Want the top job? Start working on your fitness

Diwali is in the air. Time to savour the best sweets in town and mouth watering delicacies. On Sunday was Karva Chauth where we fasted religiously till the Moon God smiled around 8 PM. Then, when we broke the fast, the calorimeter hit the roof. Its a way of life at least in Marwari families such as mine.
India has the dubious honour of being the world’s diabetes capital and like our GDP growth rates, our fitness levels (physical/mental) have dipped to historical lows.
Now imagine the contribution companies could make it to reverse this trend if they were to include high levels of  fitness as a pre-requisite to the selection process.
Imagine the HR asking a job aspirant his/her BMI (body mass index) in the interview, the number of marathons run in the past 1 year, strategies employed to compensate the body for a sedentary lifestyle, reasons for the bulging waistline etc.
So, it would not just be filters like CA ranker/first attempt or Big 4 or FMCG background but also one’s ability to run 800 metres in 3 minutes, play a round of rugby and pass the treadmill test that will also influence hiring outcome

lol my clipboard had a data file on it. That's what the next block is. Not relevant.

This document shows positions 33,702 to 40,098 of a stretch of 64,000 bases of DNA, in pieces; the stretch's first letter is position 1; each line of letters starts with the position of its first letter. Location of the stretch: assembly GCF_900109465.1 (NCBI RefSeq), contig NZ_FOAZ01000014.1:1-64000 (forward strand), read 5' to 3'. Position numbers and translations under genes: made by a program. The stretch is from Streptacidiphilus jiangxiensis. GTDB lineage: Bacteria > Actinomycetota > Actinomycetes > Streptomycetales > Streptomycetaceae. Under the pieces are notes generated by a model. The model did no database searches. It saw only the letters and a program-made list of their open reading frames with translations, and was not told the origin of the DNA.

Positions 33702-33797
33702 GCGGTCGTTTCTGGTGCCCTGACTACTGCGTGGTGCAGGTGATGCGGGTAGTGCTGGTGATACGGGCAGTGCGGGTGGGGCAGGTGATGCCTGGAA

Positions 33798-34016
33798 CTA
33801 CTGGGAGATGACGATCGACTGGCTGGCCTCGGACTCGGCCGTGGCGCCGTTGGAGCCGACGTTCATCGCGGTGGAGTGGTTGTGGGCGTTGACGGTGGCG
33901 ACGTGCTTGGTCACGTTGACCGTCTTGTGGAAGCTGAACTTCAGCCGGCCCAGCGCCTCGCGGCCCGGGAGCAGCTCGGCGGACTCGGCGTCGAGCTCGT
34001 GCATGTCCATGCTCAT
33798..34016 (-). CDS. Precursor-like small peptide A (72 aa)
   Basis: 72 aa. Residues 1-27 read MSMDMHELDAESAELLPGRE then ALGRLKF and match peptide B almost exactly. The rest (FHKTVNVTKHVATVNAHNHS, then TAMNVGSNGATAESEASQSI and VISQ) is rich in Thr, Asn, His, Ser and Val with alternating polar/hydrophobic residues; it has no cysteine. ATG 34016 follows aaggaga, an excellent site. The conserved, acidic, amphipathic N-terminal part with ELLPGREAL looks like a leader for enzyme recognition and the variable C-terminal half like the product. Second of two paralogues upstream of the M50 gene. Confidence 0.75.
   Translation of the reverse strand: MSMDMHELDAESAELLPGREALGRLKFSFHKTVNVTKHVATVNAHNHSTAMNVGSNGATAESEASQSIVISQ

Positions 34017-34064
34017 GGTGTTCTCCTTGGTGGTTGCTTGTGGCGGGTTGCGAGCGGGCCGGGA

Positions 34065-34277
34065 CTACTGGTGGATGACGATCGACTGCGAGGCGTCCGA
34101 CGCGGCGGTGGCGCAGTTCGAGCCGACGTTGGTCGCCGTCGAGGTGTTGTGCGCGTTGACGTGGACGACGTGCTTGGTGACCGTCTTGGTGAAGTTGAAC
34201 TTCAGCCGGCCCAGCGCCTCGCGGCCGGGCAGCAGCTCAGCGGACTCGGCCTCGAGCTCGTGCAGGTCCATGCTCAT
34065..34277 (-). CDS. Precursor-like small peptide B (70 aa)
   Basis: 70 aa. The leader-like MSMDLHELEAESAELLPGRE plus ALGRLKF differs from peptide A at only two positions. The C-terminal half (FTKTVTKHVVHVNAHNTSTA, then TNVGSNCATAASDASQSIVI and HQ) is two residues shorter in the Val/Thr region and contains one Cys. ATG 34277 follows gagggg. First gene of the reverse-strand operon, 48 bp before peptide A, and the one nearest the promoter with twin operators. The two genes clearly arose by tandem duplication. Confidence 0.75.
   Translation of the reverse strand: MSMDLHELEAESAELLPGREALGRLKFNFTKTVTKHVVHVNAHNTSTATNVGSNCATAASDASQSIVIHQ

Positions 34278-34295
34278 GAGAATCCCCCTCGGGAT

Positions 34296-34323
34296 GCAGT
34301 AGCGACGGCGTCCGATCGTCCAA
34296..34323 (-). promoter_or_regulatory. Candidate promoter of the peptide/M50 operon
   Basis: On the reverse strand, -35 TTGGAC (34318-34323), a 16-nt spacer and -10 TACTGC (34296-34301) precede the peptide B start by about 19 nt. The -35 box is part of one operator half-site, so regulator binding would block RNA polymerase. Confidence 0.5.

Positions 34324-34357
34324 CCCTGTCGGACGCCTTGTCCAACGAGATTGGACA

Case in point is the recruitment drives at one of our clients, a Euro 10 bn sports retailer. They conduct an hour long sports round before the formal interviews begin.
An increasingly large number of companies have started taking into cognizance the correlation between fitness and physical appearance with intellectual ability, ability to communicate and do good work.
There is logic to this as well. A fit body would stand you in good stead for handling long hours, intense travel and the pressure these roles tend to bring. let’s not forget the medical costs that come along with hiring an unfit employee.
So it not just enough to clear a pre employment medical checkup but also come across as a potentially fit candidate who will not get struck by major lifestyle borne disease in the near future as well.
A Sep 2014 study titled ‘Does CEO fitness matter?’ by Peter Limbach (Karlsruhe Institute of Technology) and Florian Sonnenburg (University of Cologne), found that companies in America’s S&P 1500 index whose CEOs had finished a marathon through the years 2001 to 2011, were worth 5% more on average than those whose bosses had not. CEO fitness is also associated with higher firm profitability and higher M&A announcement returns.
If fitness levels and ‘executive presence’ can make the difference between landing – or missing out on — a corner office job, people will certainly start to think twice before gulping down the Kanju Katlis and Chholes-Bhature’s the next time.